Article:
Athens, Etruria, and the Many Lives of Greek Figured Pottery
Wisconsin Studies in Classics
Edited by Laura McClure, Mark Stansbury-O’Donnell, and Matthew Roller
“Challenges and enriches our understanding of the ancient economy, the Athenian vase trade and its Etruscan customers, the iconography of Attic vases, and Etruscan funerary practices.”
A lucrative trade in Athenian pottery flourished from the early sixth until the late fifth century B.C.E., finding an eager market in Etruria. Most studies of these painted vases focus on the artistry and worldview of the Greeks who made them, but Sheramy D. Bundrick shifts attention to their Etruscan customers, ancient trade networks, and archaeological contexts.
Thousands of Greek painted vases have emerged from excavations of tombs, sanctuaries, and settlements throughout Etruria, from southern coastal centers to northern communities in the Po Valley. Using documented archaeological assemblages, especially from tombs in southern Etruria, Bundrick challenges the widely held assumption that Etruscans were hellenized through Greek imports. She marshals evidence to show that Etruscan consumers purposefully selected figured pottery that harmonized with their own local needs and customs, so much so that the vases are better described as etruscanized. Athenian ceramic workers, she contends, learned from traders which shapes and imagery sold best to the Etruscans and employed a variety of strategies to maximize artistry, output, and profit.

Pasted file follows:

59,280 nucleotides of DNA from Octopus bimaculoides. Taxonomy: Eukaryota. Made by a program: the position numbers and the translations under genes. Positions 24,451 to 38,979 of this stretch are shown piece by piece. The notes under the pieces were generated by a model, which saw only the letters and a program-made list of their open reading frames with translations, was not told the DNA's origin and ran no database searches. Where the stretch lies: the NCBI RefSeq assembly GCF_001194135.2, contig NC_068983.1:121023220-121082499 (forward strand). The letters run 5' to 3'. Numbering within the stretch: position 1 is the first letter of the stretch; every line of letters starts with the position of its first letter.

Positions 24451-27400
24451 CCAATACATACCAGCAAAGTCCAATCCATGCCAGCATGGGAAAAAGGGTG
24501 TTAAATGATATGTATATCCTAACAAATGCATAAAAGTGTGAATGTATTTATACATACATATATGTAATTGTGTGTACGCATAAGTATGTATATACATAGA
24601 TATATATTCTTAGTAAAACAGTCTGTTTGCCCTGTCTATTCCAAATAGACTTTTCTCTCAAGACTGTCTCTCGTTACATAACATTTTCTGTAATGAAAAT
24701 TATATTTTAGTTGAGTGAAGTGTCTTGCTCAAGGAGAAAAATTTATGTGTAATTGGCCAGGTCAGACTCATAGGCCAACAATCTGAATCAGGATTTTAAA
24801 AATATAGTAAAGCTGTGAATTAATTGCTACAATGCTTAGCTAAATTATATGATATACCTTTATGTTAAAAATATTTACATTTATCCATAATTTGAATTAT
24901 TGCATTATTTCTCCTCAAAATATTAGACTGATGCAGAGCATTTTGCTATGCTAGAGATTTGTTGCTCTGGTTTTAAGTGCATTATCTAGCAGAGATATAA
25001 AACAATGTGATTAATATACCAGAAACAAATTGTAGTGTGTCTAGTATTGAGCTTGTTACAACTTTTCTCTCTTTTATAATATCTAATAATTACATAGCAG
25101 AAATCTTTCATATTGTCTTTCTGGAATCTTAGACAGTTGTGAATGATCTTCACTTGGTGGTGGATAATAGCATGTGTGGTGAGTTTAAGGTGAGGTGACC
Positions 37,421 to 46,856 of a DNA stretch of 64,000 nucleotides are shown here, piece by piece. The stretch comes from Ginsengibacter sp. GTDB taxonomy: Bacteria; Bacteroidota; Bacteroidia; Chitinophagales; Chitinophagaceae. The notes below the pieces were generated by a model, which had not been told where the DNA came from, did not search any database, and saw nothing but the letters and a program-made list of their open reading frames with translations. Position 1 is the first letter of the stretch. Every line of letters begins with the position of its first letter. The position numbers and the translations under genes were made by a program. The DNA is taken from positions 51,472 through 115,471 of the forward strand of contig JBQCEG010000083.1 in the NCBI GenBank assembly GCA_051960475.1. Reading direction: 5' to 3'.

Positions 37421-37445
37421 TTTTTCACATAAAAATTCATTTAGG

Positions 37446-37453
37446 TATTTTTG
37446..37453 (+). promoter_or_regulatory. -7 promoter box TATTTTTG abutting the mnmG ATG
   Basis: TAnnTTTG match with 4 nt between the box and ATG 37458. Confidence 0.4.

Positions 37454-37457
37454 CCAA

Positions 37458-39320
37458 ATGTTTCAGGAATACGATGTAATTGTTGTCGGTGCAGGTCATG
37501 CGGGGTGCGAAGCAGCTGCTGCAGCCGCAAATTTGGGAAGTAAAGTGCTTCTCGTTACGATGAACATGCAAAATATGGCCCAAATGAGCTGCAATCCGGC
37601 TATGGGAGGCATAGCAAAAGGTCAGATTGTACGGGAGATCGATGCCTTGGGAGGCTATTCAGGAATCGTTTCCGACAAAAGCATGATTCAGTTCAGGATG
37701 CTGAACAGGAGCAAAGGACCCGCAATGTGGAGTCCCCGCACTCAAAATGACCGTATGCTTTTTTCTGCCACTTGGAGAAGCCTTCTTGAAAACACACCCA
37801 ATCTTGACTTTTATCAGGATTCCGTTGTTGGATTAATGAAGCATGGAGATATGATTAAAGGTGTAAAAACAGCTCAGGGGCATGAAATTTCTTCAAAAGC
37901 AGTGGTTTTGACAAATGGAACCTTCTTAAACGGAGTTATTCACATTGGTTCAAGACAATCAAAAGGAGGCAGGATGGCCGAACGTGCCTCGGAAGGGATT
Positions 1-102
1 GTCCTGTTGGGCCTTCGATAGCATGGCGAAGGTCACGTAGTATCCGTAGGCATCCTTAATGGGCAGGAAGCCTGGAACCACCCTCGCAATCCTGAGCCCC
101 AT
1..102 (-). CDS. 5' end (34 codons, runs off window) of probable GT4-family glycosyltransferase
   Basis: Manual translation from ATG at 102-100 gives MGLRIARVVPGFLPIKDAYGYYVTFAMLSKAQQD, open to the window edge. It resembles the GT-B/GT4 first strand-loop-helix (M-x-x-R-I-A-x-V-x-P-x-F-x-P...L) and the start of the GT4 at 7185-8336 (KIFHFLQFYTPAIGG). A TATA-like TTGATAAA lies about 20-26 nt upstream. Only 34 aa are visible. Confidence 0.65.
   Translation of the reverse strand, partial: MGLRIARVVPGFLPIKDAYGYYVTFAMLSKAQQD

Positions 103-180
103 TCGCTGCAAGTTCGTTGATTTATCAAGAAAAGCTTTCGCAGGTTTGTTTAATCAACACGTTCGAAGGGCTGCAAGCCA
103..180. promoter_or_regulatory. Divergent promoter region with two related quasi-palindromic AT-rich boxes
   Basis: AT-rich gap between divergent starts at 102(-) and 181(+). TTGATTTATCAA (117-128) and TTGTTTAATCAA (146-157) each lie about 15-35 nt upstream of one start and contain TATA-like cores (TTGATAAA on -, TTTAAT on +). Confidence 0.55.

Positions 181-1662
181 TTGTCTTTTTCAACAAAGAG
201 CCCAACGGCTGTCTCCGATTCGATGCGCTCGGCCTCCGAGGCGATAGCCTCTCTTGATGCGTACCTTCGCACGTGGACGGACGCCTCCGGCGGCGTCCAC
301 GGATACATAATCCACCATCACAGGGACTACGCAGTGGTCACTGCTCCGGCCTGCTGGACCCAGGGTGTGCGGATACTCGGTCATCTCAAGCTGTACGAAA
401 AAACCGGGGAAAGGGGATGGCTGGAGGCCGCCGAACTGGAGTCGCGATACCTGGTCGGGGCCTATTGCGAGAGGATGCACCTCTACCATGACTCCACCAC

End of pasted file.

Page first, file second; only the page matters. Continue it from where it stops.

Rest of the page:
“Bundrick's emphasis on consumer choice is original and groundbreaking. She does not examine vases as isolated creations. By reconstructing Etruscan funerary assemblages, she demonstrates a coherence in the choice of iconographical subjects adorning the various vases deposited in a grave.”
—Athéna Tsingarida, Université libre de Bruxelles
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LC: 2018016666 NK
352 pp. 8 x 10
110 b/w illus.